Turbines must meet certification requirements

NREL and AWEA collaborate with industry professionals to align international wind-turbine certifications with U.S. regulations, both local and national.

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Almost all large wind turbines available on the market today have been certified by an international certification body through a comprehensive design evaluation, testing, and quality-manufacturing review process. When these turbines are introduced into the U.S. market they must also satisfy local requirements for items such as structural and electrical permits. As offshore wind plants are developed on the Outer Continental Shelf (OCS), they will also have to meet national requirements set by the U.S. Department of the Interior Minerals Management Services (MMS). Many of these local and national requirements are likely to be compatible with international standards. However, local and national requirements are not likely to capitalize on the detailed design evaluation that has already been successfully completed by an international certification body working closely with the manufacturers.

These reviews dig deeply into the design issues such as safety and function control strategy, load predictions, dynamics, stress analysis, mechanical design, electrical design, and even the foundation designs. The international certification body is also required to review all test data used to verify these designs as well as the manufacturing quality plan, thus providing a much more comprehensive review of the turbine design than a local engineer is likely to accomplish. However, local engineers are far more capable of assessing how a particular design is suited to local structural and electrical requirements or, in the case of offshore turbines on the OCS, the local MMS regulations. For these reasons the AWEA Standards Coordinating Committee (SCC) has authorized a committee to develop a document that will clearly identify typical and specific U.S. national wind turbine design requirements that are compatible with the International Electrotechnical Commission (IEC) requirements.

The committee will make every attempt not to develop new technical requirements, but will capitalize on existing standards, particularly IEC standards. National wind turbine design standards should facilitate compliance verification activities by local inspectors and project developers attempting to permit turbines that have been certified to international standards and could become AWEA standards recognized by the American National Standards Institute (ANSI). Whether or not these standards start as a guideline and mature to full voluntary standards will be decided by the committee/s and ultimately approved by the AWEA SCC through their ANSI approval process. This standards document must be developed with broad representation from all the invested stakeholders. The final product should be a living document that links the U.S. national requirements to international standards (IEC).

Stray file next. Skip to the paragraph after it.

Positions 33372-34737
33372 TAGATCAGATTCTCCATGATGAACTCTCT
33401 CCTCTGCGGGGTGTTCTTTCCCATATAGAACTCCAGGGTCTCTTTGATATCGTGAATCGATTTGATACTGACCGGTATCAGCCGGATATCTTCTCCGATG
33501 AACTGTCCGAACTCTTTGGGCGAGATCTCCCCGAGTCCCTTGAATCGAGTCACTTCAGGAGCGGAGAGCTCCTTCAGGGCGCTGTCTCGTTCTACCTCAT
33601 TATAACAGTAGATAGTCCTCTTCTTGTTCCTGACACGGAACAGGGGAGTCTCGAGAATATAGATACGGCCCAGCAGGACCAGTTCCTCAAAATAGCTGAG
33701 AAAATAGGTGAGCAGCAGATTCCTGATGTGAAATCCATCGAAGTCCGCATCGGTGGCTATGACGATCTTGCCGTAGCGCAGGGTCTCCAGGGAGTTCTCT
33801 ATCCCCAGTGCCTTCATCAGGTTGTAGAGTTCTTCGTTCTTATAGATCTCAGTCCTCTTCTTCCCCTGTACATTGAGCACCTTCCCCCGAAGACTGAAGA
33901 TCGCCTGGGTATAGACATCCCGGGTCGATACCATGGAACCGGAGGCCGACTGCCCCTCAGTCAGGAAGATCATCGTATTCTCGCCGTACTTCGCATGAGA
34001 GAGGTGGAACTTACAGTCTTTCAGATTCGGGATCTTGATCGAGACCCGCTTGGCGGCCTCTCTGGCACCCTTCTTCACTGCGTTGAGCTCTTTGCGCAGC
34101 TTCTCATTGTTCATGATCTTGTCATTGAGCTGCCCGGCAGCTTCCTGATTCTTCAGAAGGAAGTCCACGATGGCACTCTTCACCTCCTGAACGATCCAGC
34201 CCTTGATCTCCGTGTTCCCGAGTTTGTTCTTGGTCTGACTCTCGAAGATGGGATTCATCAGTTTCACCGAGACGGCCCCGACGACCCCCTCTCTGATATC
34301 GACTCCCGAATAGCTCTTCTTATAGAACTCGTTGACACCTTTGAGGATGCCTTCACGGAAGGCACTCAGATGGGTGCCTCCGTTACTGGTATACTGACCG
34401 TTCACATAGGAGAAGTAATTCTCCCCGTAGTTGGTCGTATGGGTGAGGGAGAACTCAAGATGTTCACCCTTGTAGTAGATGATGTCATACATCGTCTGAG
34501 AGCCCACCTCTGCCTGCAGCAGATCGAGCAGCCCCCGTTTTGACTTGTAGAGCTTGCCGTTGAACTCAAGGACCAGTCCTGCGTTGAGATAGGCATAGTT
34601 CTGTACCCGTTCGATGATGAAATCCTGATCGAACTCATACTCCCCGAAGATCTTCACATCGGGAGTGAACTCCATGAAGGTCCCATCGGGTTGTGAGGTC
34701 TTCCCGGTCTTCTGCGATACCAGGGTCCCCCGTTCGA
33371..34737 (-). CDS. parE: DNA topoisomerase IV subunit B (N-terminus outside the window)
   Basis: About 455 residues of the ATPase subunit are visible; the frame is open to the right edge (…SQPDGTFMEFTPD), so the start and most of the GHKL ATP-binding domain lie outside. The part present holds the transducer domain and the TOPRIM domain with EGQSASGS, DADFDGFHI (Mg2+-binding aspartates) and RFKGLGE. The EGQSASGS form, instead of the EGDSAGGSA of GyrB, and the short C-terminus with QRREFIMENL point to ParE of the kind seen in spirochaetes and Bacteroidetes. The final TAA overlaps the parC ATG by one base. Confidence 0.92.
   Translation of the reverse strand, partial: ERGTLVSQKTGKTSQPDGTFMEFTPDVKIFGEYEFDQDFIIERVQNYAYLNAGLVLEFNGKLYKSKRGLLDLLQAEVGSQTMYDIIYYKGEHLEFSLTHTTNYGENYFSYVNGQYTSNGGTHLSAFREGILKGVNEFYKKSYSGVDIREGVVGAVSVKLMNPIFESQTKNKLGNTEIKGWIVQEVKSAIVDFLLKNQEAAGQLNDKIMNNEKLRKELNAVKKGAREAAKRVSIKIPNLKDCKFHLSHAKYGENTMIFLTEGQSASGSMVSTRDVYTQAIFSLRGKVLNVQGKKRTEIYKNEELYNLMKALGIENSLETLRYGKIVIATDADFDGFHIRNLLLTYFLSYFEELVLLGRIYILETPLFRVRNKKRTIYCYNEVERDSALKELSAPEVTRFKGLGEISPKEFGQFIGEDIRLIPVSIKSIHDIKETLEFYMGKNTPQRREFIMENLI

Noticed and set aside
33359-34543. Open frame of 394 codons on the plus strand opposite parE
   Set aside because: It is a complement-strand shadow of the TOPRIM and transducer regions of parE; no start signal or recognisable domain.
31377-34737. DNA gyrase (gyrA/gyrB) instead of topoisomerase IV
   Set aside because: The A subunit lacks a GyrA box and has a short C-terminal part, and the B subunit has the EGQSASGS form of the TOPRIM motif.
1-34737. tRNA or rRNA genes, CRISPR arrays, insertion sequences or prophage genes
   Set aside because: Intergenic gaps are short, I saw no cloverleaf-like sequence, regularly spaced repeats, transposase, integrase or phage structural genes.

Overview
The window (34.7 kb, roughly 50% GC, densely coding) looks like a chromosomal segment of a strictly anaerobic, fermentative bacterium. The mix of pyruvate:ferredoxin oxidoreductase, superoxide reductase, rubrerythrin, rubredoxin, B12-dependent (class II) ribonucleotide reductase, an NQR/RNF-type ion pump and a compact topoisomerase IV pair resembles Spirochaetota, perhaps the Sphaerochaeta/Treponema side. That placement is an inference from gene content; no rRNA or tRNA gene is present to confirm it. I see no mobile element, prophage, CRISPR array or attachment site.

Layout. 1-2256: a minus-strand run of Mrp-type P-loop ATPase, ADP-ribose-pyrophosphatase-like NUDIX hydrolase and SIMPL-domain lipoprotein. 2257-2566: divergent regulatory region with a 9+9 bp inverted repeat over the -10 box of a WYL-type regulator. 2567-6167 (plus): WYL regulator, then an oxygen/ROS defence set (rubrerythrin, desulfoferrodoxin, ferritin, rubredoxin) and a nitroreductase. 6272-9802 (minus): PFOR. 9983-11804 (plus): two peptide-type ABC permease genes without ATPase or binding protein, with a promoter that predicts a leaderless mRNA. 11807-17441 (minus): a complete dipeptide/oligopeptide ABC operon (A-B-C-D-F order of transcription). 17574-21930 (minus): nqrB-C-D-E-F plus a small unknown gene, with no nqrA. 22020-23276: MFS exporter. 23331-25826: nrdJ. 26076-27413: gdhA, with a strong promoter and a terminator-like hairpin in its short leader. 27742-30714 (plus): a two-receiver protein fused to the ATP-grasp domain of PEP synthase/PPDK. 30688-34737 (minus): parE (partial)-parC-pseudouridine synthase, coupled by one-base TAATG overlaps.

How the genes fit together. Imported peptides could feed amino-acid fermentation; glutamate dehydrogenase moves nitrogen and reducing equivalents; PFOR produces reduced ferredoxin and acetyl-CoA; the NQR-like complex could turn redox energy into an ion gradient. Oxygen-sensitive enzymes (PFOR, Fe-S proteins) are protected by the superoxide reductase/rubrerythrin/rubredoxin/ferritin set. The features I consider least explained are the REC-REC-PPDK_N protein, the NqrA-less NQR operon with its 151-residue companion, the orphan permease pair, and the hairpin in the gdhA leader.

It will require input from experts who work with wind turbines, understand U.S. and/or IEC standards, inspect and approve wind plant installations, regulate wind plant installations, install wind plants, or are otherwise invested in the success of the wind industry. On October 27-28, 2009, NREL will host a meeting at the Omni Interlocken in Broomfield, Colorado, to discuss the development of these guidelines with industry experts.

Topics of discussion may include:
• Scope and purpose of document (or documents);
• General organization of the document;
• Approach, including formation of subcommittees to address topics such as electrical requirements, structural requirements, and offshore requirements;
• Appointment of leaders and secretaries for the committee and subcommittees;
• Milestones and target schedules;
• Logistics (net meetings, document logistics, etc).

Although NREL and AWEA hope that a broad representation from all the invested stakeholders will attend this initial meeting, only technically qualified persons will be encouraged to assist in developing the large turbine certification guidelines. The development of the guidelines, which may eventually become AWEA standards, is expected to take a year or more and will entail the review of multiple drafts of a guidelines document.